Over the weekend, my family and I volunteered for the Green Team at this year's Green Fest at Navy Pier. An outfit from North Carolina called Seven-Star marshaled the forces. Our mission: keep the landfill bound dumpster at Navy Pier to the barest. Our tactics: Mom and Dad went with the frontline troops, guarding four sets of garbage bins (and God help anyone who put compostable* material in my solid waste bin); the kidz went with the brigade in the rear. Although us frontliners tried to ensure that all garbage got neatly divided, those in the rear followed up to ensure it fully happened. Together, the Green Team/Seven Star put dry paper one place, metals and plastics 1-6 (although there was one number I believe that even we could not take-on) in another place; all food waste, plus all manner of bio-containers, plus soiled paper went to a third place (to be composed by some master industrial composter) (fact: Green Fest only served vegan food so that all food waste could be composted--meat in compost piles attracts the wrong kind). We did not stop there. We stacked and bundled the cardboard. We reconned for Cliff bar wrappers that would be sent back to Cliff, same with the juice boxes from Honest Juices. We isolated E-waste, with those dreaded heavy metals, for render-safe procedures (fact: yes there was some). We succeeded brilliantly, we can proudly proclaim mission accomplished.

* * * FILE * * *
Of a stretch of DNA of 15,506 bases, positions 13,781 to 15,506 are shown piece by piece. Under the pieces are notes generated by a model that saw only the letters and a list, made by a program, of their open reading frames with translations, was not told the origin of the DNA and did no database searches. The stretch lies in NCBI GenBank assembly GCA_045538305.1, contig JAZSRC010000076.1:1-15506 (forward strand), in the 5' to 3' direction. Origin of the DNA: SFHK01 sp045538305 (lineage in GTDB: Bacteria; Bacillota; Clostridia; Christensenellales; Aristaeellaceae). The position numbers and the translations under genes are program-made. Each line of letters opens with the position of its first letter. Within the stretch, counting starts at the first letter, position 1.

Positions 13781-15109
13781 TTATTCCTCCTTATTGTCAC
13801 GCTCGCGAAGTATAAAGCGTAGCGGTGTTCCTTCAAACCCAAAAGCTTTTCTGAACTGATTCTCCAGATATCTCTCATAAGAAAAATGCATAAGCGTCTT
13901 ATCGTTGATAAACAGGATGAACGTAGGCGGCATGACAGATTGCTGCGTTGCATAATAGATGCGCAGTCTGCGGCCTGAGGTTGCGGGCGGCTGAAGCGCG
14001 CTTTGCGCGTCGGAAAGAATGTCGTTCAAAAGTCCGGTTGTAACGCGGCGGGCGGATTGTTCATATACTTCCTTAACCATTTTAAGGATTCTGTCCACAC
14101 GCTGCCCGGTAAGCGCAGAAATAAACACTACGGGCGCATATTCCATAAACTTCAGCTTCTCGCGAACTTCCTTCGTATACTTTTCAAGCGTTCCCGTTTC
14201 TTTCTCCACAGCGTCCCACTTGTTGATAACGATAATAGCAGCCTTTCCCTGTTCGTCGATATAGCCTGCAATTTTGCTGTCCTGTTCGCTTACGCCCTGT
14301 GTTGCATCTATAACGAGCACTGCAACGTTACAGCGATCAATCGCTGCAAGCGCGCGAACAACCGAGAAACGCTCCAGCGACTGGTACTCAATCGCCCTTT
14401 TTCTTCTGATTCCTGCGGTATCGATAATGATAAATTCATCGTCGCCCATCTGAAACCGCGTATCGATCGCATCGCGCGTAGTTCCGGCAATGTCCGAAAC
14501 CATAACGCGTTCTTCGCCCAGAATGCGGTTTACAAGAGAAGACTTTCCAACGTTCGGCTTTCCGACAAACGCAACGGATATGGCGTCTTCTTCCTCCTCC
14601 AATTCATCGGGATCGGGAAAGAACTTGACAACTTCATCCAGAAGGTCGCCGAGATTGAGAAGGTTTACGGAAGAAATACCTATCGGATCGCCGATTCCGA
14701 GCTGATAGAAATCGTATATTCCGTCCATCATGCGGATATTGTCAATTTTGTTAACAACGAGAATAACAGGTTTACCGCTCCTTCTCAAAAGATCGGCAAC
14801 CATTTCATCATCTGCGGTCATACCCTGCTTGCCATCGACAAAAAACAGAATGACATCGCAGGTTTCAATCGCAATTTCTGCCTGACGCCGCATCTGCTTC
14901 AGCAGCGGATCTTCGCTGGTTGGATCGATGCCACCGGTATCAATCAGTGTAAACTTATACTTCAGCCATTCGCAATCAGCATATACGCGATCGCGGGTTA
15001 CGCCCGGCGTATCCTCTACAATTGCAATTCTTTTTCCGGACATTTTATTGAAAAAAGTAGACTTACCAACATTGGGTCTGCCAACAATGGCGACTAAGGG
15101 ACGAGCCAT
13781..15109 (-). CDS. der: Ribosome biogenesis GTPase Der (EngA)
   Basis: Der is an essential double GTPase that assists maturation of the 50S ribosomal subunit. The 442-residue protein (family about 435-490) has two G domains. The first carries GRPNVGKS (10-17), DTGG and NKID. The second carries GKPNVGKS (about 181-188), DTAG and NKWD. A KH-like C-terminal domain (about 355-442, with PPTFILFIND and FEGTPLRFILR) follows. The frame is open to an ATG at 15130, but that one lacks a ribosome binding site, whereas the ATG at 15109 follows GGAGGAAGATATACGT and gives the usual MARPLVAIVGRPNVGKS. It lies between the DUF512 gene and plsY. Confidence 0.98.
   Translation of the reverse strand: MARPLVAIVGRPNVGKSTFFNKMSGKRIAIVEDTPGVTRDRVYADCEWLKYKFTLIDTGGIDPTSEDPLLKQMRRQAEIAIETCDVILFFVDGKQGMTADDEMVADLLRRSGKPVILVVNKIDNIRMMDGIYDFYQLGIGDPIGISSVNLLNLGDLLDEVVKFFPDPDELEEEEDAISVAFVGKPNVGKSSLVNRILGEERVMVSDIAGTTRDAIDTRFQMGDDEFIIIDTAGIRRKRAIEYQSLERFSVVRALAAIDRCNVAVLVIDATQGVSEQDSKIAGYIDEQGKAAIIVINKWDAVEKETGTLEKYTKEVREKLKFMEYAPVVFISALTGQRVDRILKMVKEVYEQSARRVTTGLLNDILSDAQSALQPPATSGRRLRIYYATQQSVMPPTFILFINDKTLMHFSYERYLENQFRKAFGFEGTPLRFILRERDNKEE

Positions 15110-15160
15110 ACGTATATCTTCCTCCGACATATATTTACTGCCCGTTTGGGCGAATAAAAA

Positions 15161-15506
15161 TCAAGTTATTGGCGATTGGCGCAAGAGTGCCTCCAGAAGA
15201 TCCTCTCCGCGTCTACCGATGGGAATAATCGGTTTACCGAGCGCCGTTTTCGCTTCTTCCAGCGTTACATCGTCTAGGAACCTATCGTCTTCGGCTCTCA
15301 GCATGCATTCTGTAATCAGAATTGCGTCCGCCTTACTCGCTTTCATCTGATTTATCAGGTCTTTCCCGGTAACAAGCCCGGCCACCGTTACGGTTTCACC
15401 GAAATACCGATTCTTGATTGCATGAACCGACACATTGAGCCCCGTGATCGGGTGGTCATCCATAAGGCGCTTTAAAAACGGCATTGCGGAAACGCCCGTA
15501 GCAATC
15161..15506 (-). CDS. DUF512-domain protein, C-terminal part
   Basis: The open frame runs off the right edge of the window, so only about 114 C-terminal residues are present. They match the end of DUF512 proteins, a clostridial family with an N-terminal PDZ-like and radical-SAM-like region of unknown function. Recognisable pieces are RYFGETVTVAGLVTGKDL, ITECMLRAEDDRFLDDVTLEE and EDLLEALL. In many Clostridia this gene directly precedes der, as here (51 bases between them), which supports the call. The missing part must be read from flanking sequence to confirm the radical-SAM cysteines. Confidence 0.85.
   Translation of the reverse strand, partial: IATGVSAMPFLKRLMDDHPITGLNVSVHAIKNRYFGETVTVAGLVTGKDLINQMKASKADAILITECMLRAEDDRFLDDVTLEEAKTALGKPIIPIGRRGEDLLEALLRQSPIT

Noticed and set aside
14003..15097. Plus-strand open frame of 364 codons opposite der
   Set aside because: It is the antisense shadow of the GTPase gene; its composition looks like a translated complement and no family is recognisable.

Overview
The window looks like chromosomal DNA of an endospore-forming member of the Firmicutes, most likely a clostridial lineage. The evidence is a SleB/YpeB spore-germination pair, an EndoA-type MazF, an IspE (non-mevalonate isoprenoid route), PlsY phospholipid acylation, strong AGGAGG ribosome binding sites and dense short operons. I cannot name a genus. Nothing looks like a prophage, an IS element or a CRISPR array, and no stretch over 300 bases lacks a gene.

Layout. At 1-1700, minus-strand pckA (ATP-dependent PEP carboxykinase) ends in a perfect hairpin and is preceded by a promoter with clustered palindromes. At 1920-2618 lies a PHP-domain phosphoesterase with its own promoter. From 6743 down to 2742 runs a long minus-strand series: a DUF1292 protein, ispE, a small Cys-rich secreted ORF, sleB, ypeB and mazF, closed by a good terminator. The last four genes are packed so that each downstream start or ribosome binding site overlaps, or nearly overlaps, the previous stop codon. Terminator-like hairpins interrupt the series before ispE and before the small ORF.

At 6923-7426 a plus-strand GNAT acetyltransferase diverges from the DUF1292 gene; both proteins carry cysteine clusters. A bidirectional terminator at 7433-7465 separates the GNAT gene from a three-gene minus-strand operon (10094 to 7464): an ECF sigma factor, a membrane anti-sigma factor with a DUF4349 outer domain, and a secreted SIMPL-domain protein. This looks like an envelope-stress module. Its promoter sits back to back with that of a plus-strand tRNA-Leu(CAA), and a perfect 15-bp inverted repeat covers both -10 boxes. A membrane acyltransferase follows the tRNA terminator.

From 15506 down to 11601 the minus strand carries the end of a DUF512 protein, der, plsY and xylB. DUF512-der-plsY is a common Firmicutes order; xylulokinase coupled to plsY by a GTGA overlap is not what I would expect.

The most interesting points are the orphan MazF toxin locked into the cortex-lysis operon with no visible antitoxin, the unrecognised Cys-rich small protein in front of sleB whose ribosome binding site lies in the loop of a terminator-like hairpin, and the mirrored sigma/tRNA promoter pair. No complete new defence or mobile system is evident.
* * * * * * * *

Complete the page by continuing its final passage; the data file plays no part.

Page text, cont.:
And this has to do with eating local. Well, there's nothing like being knee deep in goo-goo muck to get you hep on waste. Clearly, the best way to reduce and eliminate landfill bound material is to compost. Remember, space is not the only landfill issue. Food waste, rotting away in landfills, produces huge amounts of methane gas, gas that's just plain horrible for the world. (Wanna whiff, drive the Eisenhower around Hillside, IL). Compost your food waste.